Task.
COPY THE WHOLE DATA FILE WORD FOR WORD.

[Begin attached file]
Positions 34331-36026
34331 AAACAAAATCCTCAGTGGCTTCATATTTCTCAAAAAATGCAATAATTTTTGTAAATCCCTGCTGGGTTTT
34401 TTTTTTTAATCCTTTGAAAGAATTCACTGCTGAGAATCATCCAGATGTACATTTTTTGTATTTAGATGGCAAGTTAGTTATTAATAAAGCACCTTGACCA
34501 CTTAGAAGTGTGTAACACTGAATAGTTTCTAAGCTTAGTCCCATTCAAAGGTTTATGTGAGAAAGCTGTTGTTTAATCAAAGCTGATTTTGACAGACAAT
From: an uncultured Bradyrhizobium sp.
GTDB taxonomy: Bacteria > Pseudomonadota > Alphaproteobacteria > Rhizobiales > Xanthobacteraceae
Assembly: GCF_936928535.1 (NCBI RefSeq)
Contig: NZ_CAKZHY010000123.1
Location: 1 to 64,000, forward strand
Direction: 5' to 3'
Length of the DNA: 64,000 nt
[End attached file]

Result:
Positions 34331-36026
34331 AAACAAAATCCTCAGTGGCTTCATATTTCTCAAAAAATGCAATAATTTTTGTAAATCCCTGCTGGGTTTT
34401 TTTTTTTAATCCTTTGAAAGAATTCACTGCTGAGAATCATCCAGATGTACATTTTTTGTATTTAGATGGCAAGTTAGTTATTAATAAAGCACCTTGACCA
34501 CTTAGAAGTGTGTAACACTGAATAGTTTCTAAGCTTAGTCCCATTCAAAGGTTTATGTGAGAAAGCTGTTGTTTAATCAAAGCTGATTTTGACAGACAAT
From: an uncultured Bradyrhizobium sp.
GTDB taxonomy: Bacteria > Pseudomonadota > Alphaproteobacteria > Rhizobiales > Xanthobacteraceae
Assembly: GCF_936928535.1 (NCBI RefSeq)
Contig: NZ_CAKZHY010000123.1
Location: 1 to 64,000, forward strand
Direction: 5' to 3'
Length of the DNA: 64,000 nt